Insider trading: Bainbridge responds

Larry Ribstein —  22 November 2010

Yesterday in criticizing a federal crackdown on insider trading I noted that “[a]ll of this theater can’t hide the dubious public policy underlying these prosecutions.  Insider trading is, at worst, a breach of fiduciary duty which, like other such breaches, can be dealt with under state law.”

Steve Bainbridge, an expert on insider trading, responds:

I think insider trading is theft of information and is punished for precisely the same reasons that we punish other forms of theft of property.

Yes, that’s what I said.  The question is whether we need federal criminal liability for this.  On this point Steve quotes his book:

Where public policy argues for giving someone a property right, but the costs of enforcing such a right would be excessive, the state often uses its regulatory powers as a substitute for creating private property rights. Insider trading poses just such a situation.

Firms’ self-enforcement would be excessive, Steve says, because “the police powers available to the SEC, but not to private parties, are essential to detecting insider trading.”

Not “essential.” Private firms could track trading, just as they now extensively track much market activity. They may pick up less than does the SEC, but then the question boils down to the costs and benefits of the SEC’s extra enforcement powers. Moreover, this argument still doesn’t justify the penalties the government can bring to bear once the insider trading is detected, and which were at the heart of my criticism of these prosecutions. 

It’s because of the weakness of the misappropriation basis of insider trading liability that I gave the government the benefit of the doubt and made the standard argument about increasing spreads.  But Steve doesn’t seem to buy that argument. 

In any event, it’s still necessary to determine whether any benefits of federal enforcement of insider trading liability are worth the cost.  I noted the information benefits of trading on non-public information.  Steve says “I don’t buy it,” and cites his book.  But in the cited pages the book says:

it is significant that a more recent and widely-cited study of insider trading cases brought by the SEC during the 1980s found that the defendants’ insider trading led to quick price changes.231

231: Lisa K. Meulbroek, An Empirical Analysis of Illegal Insider Trading, 47 J. Fin. 1661 (1992).

The problem, according to Steve, is that the insider trading’s mechanism for affecting securities prices “functions slowly and sporadically. Given the inefficiency of derivatively informed trading, the market efficiency justification for insider trading loses much of its force.”

There’s no cite for the “inefficiency of derivatively informed trading,” and I don’t know what it means.  If insider trading informs stock prices, the “force” of the argument depends on measuring this benefit against the cost of insider trading enforcement.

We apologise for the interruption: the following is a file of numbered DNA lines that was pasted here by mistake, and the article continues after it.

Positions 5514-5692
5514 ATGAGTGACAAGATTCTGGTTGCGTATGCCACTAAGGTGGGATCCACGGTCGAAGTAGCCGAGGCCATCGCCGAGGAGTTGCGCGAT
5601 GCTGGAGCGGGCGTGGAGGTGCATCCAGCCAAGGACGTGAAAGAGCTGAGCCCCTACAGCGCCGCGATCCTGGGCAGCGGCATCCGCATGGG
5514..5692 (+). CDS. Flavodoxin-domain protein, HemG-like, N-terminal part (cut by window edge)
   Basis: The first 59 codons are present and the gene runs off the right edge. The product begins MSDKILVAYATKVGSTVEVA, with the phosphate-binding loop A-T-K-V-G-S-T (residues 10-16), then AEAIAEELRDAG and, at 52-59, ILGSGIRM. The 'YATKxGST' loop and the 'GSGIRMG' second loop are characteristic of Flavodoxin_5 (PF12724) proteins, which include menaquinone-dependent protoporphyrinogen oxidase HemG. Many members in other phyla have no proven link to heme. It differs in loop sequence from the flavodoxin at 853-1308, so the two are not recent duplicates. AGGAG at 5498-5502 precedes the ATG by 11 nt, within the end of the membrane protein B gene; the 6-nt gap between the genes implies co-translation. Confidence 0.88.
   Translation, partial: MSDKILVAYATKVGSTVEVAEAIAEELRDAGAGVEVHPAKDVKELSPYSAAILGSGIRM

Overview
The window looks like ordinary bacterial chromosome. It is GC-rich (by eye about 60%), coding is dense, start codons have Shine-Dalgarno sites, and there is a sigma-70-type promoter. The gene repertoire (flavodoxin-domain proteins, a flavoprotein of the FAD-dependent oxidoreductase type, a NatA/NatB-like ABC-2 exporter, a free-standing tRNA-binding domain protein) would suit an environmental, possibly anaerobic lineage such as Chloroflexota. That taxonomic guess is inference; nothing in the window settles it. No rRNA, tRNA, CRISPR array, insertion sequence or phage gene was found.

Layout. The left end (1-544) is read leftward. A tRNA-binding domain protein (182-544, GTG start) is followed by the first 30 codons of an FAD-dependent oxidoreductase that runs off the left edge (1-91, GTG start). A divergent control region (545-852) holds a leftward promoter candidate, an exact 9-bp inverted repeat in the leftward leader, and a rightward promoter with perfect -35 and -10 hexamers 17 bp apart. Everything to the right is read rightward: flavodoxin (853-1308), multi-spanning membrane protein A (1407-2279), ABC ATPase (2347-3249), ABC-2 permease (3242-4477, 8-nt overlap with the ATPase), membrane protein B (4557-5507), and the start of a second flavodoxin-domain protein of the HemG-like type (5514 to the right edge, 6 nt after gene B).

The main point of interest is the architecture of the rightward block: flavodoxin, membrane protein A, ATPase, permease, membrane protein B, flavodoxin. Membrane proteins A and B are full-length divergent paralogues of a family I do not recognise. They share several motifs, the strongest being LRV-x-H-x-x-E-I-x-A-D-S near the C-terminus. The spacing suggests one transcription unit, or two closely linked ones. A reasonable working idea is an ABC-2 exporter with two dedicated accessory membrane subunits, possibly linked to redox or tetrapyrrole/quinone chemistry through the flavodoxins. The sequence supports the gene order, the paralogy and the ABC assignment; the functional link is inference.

Finally, Steve agrees with my main point that “criminalizing this conduct and unleashing aggressive publicity-seeking prosecutors to enforce the criminal laws is particularly dubious.”

What this debate with a leading expert on insider trading shows is that we’re a long way from the kind of clarity on the wrongfulness of insider trading that would justify the harsh government rhetoric and tactics discussed in my previous post.

Larry Ribstein


Professor of Law, University of Illinois College of Law

3 responses to Insider trading: Bainbridge responds


    On what moral or economic principle can you defend the ban on insider trading? Why should a person who has ANY information not be permitted to act on it for his benefit? In fact, this person acting on insider information provides a useful social good. The mere fact of acting on it affects the price and acts as an early warning to other investors who do not have access to the original information. In this way, the information that was once only available to the “insider” is made available to all. Witholding this valuable information can serve no useful purpose. In fact it can send out a false signal and encourage investments based on this false signal. One could argue that the Enron debacle would have had fewer casualties had those on the inside been permitted to act on this information and send out signals much earlier, that all was not well. Fewer outside investors might have suffered fewer losses. And then, how do you deal with the situation of an insider who happens upon negative information on a company, “failing to buy a stock” that he otherwise might have purchased”? Why would you want to kill the “canary in the coal mine”?

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